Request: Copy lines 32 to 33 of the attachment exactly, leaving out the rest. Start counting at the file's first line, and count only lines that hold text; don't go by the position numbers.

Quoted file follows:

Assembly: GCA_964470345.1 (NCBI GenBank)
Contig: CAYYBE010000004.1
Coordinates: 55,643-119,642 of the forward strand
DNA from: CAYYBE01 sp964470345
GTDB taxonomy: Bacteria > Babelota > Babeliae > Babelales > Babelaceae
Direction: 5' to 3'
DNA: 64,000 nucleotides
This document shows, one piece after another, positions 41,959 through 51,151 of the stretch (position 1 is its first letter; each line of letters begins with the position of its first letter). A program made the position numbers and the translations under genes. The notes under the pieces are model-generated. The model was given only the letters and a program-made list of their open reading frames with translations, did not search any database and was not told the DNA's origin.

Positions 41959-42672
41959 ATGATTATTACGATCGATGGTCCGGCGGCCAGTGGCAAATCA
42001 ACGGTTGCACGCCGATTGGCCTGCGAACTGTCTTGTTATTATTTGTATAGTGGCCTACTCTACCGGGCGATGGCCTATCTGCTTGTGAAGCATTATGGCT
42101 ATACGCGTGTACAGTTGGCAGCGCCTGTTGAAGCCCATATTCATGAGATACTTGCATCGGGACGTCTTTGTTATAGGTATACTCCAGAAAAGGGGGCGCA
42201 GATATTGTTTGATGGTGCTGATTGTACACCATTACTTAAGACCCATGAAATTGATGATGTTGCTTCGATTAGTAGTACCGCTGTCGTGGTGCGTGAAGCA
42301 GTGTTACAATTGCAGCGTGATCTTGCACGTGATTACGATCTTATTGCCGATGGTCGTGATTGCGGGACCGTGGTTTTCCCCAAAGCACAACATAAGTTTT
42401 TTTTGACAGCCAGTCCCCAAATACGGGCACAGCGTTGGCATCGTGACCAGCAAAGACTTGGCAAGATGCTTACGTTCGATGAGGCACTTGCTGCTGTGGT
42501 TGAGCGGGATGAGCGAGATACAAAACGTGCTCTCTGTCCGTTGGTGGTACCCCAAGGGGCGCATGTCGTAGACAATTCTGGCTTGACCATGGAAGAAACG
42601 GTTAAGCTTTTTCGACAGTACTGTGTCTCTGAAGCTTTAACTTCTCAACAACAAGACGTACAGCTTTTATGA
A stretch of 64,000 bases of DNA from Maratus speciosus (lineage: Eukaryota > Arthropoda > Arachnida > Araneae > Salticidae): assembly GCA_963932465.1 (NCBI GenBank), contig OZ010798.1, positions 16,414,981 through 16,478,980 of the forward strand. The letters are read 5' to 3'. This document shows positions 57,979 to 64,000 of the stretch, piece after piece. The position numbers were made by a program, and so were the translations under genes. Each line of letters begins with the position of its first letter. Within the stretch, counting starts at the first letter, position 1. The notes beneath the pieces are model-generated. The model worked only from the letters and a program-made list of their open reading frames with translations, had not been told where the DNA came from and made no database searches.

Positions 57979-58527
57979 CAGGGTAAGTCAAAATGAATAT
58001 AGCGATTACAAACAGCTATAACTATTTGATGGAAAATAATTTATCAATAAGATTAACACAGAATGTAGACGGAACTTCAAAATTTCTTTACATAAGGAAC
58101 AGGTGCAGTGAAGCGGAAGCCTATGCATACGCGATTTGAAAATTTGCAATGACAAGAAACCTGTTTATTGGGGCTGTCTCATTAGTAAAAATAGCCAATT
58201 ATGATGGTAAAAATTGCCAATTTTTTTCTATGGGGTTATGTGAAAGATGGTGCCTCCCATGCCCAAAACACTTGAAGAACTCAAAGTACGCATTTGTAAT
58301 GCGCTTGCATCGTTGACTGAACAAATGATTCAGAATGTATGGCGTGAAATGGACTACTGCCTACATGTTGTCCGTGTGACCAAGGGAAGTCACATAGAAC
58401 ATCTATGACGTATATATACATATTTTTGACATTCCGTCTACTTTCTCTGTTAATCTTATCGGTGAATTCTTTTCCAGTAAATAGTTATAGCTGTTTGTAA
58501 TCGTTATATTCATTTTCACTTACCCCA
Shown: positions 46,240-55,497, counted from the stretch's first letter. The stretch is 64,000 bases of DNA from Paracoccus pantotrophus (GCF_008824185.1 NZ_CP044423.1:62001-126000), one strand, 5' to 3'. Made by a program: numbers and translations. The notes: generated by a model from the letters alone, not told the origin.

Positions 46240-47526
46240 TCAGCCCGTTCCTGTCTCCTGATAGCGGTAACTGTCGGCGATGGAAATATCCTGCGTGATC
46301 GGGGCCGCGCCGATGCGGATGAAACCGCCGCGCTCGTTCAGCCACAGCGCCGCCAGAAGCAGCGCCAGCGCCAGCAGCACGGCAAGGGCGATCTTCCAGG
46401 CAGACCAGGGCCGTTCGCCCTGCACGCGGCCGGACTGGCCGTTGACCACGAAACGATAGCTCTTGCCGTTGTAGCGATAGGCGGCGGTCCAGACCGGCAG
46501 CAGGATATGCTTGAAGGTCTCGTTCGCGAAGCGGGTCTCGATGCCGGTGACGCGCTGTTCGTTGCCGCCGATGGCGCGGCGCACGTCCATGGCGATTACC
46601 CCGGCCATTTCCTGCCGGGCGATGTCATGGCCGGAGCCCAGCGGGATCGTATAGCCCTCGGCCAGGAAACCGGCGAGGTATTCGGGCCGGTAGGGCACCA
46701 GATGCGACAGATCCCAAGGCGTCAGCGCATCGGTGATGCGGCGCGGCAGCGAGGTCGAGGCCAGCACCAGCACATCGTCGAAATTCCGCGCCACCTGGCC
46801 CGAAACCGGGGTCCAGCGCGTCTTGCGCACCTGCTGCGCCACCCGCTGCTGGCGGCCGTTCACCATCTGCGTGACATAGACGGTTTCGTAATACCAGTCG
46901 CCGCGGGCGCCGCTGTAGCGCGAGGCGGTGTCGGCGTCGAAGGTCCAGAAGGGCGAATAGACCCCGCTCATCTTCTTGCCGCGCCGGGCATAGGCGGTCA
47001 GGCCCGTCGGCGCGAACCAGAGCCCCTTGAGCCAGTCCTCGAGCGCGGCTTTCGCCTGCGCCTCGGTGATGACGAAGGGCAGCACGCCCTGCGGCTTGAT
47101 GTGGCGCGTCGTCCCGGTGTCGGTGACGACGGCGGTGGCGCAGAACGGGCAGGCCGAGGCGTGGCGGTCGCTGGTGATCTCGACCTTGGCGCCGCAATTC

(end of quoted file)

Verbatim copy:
46501 CAGGATATGCTTGAAGGTCTCGTTCGCGAAGCGGGTCTCGATGCCGGTGACGCGCTGTTCGTTGCCGCCGATGGCGCGGCGCACGTCCATGGCGATTACC
46601 CCGGCCATTTCCTGCCGGGCGATGTCATGGCCGGAGCCCAGCGGGATCGTATAGCCCTCGGCCAGGAAACCGGCGAGGTATTCGGGCCGGTAGGGCACCA